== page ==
Marathon Kids Is Accessible to All
By MK Editor
Elesceeya Pinkerton—Coach Pink to her students—teaches Physical Education at Bunche Elementary in Midland, Texas. Now in its second year of a district tech integration with Marathon Kids, Midland ISD has adopted Marathon Kids across all its elementary campuses. But Coach Pink has been using the program for years, since before she came on at Bunche.
“At my previous school,” she says, “my TA and I had the idea of doing a running club. That involved quite a bit, including going to 5K races in the community, doing after-school practices, and so on. I decided to do Marathon Kids for the younger students, and for the students who wanted to run but didn’t want to be so competitive, or who didn’t have the means to get to the races.”
“We are a Title I school,” she says of Bunche Elementary, “which means that most of our population are lower-income and at risk. Marathon Kids gives them the means to exercise."
That’s a key point about the appeal of running, and of the Marathon Kids mission. Running is a sport that is accessible to all, and the Marathon Kids program is for kids of all backgrounds and abilities. That universality appealed to Coach Pink. “We are a Title I school,” she says of Bunche Elementary, “which means that most of our population are lower-income and at risk. Marathon Kids gives them the means to exercise or experience something that doesn’t require fancy equipment.”
Coach Pink also appreciates that the program draws in kids who may not consider themselves athletes. The Marathon Kids program is designed to get kids moving and help them find their inner athlete. “I think that, for those who are not into sports, it gives them a chance to excel at something,” says Coach Pink. “So we have seen more participation from our students who don’t typically participate in group sports.”
Racking Up Miles on the Track
“We are a true neighborhood school,” Coach Pink says of Bunche. But due to continuing Covid restrictions on campus, there isn’t yet much community involvement with Marathon Kids. Still, she says, her students love Marathon Kids days. “Daily, they ask if they are going to get to run.”
Since Coach Pink and the other Bunche P.E. teachers use Marathon Kids as part of their P.E. program, the entire school, from Pre-K through sixth grade, is involved. Once or twice a week, the kids head outside to run. “We have a field that is marked off for laps, and the students have 45 minutes to run or walk.” Four laps around the field equals a mile; the P.E. teachers set a standard goal for the students of completing at least four laps each running session.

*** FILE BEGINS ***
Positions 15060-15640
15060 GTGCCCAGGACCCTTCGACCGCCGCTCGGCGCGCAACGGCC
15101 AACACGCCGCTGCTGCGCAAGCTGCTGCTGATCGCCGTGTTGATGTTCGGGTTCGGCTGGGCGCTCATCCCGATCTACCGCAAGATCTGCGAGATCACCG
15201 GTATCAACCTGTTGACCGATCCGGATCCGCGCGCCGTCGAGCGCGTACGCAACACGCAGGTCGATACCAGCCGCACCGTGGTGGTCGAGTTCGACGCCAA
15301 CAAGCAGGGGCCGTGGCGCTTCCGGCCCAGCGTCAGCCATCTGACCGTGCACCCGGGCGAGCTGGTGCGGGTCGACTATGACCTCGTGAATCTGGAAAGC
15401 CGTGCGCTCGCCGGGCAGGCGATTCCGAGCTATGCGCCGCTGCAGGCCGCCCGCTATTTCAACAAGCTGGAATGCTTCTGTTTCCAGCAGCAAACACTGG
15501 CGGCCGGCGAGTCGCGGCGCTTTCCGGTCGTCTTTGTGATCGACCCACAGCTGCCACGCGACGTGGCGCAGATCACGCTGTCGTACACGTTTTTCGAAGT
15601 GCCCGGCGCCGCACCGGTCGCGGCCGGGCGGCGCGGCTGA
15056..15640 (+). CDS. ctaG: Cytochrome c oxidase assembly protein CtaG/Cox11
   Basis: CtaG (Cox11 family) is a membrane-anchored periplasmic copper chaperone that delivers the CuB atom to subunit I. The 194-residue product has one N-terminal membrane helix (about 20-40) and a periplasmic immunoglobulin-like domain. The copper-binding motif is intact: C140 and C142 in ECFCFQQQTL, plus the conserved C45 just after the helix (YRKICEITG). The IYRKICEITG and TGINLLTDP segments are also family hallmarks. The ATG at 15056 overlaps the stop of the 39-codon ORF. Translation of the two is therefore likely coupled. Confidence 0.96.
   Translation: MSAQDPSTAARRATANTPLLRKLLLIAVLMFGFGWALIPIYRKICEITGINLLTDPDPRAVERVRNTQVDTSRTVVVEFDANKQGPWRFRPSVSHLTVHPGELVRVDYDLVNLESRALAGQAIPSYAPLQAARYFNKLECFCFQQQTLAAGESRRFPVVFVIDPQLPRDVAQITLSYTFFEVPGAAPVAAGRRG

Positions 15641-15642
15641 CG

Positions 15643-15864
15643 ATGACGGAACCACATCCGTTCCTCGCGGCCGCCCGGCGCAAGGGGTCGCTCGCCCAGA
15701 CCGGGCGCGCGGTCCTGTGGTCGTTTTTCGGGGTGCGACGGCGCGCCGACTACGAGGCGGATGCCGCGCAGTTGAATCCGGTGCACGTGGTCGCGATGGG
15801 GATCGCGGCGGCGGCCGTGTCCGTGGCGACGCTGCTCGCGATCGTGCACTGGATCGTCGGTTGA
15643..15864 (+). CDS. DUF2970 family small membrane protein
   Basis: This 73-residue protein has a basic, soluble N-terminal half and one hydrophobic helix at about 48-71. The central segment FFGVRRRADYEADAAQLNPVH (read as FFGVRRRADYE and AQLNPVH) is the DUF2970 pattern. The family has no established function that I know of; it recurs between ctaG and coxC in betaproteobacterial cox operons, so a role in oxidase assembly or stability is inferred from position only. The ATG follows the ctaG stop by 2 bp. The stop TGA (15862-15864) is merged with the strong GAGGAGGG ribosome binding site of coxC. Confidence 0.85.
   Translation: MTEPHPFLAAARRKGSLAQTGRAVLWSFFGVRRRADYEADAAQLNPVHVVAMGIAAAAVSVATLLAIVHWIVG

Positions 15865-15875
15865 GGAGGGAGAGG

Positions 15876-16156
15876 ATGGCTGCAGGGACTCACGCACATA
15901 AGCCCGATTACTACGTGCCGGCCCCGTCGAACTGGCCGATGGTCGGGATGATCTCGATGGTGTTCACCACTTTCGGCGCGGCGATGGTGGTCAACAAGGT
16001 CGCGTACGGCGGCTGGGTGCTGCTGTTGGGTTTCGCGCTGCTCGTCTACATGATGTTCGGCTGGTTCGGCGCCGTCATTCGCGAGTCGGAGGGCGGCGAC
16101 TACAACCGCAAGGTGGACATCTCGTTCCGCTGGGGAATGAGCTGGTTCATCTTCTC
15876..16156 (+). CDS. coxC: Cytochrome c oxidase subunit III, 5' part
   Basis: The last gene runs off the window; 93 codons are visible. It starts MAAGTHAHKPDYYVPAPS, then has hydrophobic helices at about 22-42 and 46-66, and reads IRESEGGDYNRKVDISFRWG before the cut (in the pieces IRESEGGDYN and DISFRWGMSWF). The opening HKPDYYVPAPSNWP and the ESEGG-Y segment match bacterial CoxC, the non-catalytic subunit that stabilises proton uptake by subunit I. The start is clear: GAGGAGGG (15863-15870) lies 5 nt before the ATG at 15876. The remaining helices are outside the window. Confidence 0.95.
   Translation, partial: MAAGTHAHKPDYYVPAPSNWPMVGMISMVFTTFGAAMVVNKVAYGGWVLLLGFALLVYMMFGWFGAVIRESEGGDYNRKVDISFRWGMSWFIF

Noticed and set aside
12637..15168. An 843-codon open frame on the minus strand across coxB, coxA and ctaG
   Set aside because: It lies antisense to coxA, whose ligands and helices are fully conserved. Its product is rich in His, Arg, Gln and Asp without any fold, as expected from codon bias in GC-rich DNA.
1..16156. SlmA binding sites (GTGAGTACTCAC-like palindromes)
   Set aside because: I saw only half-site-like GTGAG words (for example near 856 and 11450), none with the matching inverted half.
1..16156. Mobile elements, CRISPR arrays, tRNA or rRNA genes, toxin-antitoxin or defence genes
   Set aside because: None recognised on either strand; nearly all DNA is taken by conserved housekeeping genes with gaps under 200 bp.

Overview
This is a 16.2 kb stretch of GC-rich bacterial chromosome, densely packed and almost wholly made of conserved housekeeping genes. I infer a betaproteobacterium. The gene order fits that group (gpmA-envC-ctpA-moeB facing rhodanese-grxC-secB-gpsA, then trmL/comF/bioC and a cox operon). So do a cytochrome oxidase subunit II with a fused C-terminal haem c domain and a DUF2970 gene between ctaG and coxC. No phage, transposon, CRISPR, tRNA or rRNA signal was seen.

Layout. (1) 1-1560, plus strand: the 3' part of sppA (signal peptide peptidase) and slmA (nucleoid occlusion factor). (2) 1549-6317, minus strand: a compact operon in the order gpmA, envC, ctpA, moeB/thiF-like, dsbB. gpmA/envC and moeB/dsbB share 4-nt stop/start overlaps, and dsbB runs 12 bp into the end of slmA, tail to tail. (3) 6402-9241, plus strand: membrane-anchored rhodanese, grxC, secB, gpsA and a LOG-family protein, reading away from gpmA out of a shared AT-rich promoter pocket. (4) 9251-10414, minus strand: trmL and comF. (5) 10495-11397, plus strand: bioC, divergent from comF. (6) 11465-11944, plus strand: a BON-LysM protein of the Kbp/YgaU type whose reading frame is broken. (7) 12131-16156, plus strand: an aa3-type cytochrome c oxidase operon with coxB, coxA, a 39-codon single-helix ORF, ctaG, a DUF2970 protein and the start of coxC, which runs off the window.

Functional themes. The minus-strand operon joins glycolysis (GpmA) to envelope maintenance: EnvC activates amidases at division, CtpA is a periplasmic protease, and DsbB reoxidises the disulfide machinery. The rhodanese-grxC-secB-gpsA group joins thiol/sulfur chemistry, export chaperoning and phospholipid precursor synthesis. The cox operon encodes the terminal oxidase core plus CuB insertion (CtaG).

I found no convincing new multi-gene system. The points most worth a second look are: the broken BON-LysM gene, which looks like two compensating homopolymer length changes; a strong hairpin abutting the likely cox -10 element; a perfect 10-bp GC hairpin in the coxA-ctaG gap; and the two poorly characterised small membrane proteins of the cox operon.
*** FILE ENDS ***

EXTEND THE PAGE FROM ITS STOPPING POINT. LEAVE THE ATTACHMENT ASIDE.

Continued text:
Marathon Kids counts 20 minutes of heart-pumping physical activity as equivalent to one mile, yet Coach Pink and the other Bunche P.E. teachers use the program only for laps. “We don’t use the games we play indoors. We think it makes them work harder,” Coach Pink explains. Most students get in a full mile during their allotted running time; some get in more. One student, Coach Pink says, can typically get in three miles during a session.
Using Marathon Kids Connect to Make Tracking and Reporting a Breeze
“We use Marathon Kids Connect for Districts," Coach pink says, "and the students are in charge of scanning their Runner ID cards as they pass the iPad" when running their laps. Coach Pink and the other P.E. teachers use the digital platform to run reports and add laps or miles to their students’ mileage totals as needed. “We also allow parents to track some activity at home.”
Marathon Kids Connect was designed with P.E. teachers in mind, since it makes it so easy to track and report on kids’ physically active time. But the platform also helps keep kids’ motivation high. “We use the data to pick our top runners,” says Coach Pink. “When our students reach milestones, we celebrate them by taking their pictures and posting them on the window outside of the gym. We also give them spirit sticks.”
And the kids love it. Getting their pictures on the window or being picked student of the week keeps them going. “That’s their motivation,” says Coach Pink.
Any Amount of Exercise Is Good Exercise
Coach Pink believes physical activity is important—all physical activity, in any amount, for any duration. “No matter how big or small, any amount of exercise is good exercise. I think the students are seeing the benefits of even just walking for 45 minutes.”
Her philosophy meshes seamlessly with the Marathon Kids program, which is designed to challenge kids to complete four cumulative marathons (or more!) over the course of a season, one mile at a time. Emphasizing steady progress helps kids to set goals, stay engaged and unlock their potential. It shows them that being active every day improves their entire wellbeing.